Monday, March 28, 2016

Who's the Caboose? (1999) - David Cross #9

First things first, I know I skipped The Thin Pink Line and Can't Stop Dancing.  They seem to be completely unavailable, to the extent that I can't even find a used copy of a DVD on Amazon.  So, for the time being, I'm skipping from #6 to #9.

Director: Sam Seder  
Runtime: 93 Minutes

Who's the Caboose stars Sarah Silverman as Susan, a young stand-up comedian from New York.  A student-filmmaker documentary crew decide to follow her around after their initial subject, a rare fatal disease afflicting the homeless, turns out to be too depressing.  Susan is about to head out to Los Angeles for pilot season, and waits until the night before her flight to tell her boyfriend, Max (writer/director Sam Seder), that she's leaving.  Max follows her out to L.A., where they meet up with her clueless agent (Andy Dick).  Max, a performance artist, constantly complains about how L.A. compares to New York City, before a sleazy entertainment lawyer (H. Jon Benjamin) makes Max the hottest pilot prospect in town.  Max's meteoric rise and fall, Silverman's quest to land a role in a pilot, and the effect on their relationship, make up the rest of the film.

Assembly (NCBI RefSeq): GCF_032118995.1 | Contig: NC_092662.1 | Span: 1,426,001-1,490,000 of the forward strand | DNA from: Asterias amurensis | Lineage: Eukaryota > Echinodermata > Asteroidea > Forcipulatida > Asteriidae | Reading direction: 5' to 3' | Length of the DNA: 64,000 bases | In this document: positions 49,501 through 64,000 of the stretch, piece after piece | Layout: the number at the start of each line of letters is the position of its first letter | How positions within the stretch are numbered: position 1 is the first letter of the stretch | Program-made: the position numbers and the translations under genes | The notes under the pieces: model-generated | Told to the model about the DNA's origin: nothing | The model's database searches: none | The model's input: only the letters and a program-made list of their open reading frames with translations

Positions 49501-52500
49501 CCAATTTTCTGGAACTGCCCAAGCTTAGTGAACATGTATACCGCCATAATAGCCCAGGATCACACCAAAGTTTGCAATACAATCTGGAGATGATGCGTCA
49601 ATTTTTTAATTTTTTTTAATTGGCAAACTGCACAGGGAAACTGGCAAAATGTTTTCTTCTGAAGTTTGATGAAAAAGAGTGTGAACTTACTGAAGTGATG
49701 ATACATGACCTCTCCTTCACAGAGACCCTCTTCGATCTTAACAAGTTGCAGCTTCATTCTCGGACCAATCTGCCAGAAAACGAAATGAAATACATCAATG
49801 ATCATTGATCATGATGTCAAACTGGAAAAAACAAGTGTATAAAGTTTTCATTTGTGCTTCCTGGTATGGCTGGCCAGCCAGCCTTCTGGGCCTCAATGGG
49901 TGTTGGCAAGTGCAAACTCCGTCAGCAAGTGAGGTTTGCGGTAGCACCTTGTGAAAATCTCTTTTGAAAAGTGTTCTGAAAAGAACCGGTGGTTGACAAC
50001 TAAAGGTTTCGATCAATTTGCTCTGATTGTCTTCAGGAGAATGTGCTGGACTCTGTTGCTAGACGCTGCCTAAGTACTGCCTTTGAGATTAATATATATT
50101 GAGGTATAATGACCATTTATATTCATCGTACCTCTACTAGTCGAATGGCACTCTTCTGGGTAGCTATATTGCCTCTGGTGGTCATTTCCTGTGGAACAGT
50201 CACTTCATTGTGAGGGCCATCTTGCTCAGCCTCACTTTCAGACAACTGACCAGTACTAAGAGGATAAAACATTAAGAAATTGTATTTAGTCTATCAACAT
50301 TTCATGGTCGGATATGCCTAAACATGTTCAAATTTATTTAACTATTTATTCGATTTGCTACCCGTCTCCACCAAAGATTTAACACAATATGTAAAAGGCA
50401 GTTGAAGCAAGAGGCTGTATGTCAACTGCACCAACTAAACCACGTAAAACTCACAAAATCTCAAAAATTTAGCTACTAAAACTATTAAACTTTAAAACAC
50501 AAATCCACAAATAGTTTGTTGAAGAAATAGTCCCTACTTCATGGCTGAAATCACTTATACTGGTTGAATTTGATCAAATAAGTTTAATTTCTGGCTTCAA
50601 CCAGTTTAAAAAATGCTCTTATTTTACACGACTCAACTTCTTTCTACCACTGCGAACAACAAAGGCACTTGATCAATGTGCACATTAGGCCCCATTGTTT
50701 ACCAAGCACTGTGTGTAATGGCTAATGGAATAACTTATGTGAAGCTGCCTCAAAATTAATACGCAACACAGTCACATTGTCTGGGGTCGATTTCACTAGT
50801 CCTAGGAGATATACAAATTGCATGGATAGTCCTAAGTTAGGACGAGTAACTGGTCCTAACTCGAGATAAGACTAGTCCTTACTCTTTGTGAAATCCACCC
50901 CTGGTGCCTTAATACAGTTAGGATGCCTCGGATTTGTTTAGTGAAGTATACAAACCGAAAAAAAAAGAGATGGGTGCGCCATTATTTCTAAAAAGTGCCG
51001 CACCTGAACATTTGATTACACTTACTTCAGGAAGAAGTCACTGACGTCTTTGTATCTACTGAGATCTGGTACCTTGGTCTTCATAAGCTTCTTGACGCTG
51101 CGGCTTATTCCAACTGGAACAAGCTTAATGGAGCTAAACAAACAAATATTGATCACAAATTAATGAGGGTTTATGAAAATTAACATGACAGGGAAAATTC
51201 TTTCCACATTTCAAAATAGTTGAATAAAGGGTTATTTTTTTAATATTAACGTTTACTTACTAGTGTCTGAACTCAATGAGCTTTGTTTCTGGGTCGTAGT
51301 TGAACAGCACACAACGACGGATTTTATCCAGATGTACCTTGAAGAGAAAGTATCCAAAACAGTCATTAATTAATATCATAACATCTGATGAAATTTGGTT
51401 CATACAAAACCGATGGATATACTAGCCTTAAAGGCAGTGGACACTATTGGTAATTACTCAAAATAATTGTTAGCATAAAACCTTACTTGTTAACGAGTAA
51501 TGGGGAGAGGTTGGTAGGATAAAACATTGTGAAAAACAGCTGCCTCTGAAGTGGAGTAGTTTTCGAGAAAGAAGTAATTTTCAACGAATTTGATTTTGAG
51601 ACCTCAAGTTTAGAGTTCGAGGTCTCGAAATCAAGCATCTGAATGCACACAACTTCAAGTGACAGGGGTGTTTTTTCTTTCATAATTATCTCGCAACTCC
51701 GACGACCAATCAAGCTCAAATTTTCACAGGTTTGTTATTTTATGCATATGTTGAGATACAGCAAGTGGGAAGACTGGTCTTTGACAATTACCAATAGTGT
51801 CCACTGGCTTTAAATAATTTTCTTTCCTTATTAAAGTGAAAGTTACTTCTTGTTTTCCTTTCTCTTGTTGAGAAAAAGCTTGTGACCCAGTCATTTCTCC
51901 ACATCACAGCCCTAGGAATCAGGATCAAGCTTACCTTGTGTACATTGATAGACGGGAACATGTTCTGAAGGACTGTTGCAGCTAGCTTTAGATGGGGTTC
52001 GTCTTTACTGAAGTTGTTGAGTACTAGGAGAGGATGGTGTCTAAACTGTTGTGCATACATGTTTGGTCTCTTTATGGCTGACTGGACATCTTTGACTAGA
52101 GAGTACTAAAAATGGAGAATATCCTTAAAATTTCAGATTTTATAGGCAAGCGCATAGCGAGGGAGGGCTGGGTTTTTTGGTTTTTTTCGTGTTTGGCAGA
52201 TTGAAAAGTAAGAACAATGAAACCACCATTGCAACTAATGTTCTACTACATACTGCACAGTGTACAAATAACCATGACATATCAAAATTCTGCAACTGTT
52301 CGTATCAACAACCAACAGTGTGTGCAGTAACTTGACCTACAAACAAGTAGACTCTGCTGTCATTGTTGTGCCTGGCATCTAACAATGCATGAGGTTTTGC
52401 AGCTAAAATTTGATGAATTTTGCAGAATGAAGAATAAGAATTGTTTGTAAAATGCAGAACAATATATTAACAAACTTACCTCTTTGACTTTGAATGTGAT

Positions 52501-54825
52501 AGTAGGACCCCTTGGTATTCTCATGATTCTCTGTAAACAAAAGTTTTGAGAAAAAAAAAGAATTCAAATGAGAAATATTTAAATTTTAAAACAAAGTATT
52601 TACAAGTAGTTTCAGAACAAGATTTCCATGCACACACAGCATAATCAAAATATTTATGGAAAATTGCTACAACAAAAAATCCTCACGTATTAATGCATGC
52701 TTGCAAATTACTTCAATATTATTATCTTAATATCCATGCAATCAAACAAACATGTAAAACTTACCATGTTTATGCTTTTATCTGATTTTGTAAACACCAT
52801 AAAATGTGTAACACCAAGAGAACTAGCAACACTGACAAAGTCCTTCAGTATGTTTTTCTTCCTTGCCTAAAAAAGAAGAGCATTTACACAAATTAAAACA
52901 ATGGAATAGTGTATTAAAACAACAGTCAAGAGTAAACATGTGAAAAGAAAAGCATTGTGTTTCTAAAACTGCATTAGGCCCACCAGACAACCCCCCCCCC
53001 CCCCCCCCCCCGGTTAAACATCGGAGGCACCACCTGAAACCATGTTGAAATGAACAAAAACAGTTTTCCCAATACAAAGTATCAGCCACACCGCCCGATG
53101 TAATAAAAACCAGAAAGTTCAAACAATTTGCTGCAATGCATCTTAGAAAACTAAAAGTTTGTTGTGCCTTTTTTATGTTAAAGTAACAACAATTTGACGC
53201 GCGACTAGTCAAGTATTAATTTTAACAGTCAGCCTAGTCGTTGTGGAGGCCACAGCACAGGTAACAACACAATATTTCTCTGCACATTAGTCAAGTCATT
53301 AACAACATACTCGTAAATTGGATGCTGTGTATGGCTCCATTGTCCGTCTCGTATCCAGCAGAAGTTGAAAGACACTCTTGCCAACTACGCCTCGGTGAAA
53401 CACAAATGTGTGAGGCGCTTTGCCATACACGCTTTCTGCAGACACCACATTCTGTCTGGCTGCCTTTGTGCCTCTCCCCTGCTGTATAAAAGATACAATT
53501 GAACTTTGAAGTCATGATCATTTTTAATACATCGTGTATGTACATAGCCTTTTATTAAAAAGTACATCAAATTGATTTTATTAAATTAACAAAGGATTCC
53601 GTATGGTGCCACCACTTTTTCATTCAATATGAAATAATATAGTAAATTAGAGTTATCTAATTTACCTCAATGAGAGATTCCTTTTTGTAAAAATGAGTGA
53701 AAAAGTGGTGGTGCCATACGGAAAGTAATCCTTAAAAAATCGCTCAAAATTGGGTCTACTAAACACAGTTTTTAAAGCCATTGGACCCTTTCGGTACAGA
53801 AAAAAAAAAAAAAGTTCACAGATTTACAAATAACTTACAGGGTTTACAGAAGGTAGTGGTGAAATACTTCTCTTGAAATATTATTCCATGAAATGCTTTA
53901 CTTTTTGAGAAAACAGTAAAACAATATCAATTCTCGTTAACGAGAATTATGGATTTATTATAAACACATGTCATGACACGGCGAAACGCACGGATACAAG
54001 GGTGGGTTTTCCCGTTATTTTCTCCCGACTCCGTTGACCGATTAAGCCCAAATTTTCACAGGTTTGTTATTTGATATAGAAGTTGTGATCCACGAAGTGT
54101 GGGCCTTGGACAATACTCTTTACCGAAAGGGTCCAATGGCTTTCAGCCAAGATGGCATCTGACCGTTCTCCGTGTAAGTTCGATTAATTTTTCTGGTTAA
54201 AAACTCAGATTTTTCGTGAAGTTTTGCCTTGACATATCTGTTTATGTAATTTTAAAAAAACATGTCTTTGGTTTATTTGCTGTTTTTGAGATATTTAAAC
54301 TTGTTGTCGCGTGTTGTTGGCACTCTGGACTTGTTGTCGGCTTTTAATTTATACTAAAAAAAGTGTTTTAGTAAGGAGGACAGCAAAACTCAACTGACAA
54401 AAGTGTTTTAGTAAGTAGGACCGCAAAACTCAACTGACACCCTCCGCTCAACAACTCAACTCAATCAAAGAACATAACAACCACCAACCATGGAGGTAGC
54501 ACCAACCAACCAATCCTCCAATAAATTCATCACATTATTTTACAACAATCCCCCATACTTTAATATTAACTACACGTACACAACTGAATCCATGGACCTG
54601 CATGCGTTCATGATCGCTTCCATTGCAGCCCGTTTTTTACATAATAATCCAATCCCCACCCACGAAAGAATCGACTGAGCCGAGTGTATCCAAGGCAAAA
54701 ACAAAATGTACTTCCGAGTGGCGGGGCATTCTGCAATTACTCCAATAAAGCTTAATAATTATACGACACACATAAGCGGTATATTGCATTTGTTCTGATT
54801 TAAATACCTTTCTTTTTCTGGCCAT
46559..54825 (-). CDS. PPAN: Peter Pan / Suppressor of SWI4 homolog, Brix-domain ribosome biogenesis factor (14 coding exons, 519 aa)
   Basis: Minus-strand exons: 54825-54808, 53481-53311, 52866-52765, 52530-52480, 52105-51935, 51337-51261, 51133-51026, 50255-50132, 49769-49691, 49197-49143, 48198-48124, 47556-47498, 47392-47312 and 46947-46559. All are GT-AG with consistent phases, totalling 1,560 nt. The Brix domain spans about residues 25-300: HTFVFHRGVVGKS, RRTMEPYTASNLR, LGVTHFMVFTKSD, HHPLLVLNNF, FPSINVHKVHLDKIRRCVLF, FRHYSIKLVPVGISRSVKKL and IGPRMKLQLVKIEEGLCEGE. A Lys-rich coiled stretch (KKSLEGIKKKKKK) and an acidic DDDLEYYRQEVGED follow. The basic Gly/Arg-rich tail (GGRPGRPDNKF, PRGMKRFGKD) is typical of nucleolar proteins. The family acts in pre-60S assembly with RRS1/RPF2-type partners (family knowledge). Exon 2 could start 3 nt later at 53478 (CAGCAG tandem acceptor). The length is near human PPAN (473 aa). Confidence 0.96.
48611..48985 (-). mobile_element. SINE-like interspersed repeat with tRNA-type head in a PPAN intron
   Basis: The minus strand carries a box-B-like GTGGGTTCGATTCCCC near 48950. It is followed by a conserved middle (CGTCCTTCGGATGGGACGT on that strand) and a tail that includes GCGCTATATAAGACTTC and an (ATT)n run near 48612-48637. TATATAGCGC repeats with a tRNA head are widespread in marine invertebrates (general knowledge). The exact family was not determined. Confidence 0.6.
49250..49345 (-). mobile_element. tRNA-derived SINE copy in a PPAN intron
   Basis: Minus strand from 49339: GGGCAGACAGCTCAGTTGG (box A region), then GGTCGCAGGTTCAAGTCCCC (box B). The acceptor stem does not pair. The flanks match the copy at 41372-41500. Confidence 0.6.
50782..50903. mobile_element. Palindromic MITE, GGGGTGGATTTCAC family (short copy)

The cast is fantastic, though some of the actors on the poster (Mark Maron and Kathy Griffin) have about a minute of screentime or less.  And honestly, as much as I like most of the comedians in this movie, they're not at their best here.  There were good moments, but overall it seemed like they were trying so hard to be subtle that they ended up suppressing the joke,  And the pacing stalled halfway through, which could be argued to be an artistic decision (Silverman's pilot search hitting a wall mirrored by the story slowing), but I don't think it works overall.  

David Cross plays "Jaded Guy," an actor friend of Max who is disillusioned with Los Angeles and, like Max, spends a lot of time comparing it unfavorably to New York.

Unfortunately, having been unable to find a copy of The Thin Pink Line and Can't Stop Dancing, I don't know if the chain of references between Cross films goes unbroken.  But there is one blink and you missed it reference to an earlier David Cross film:

If you're a die-hard fan of any of the comedians in this film, check it out.  Otherwise you can skip it.

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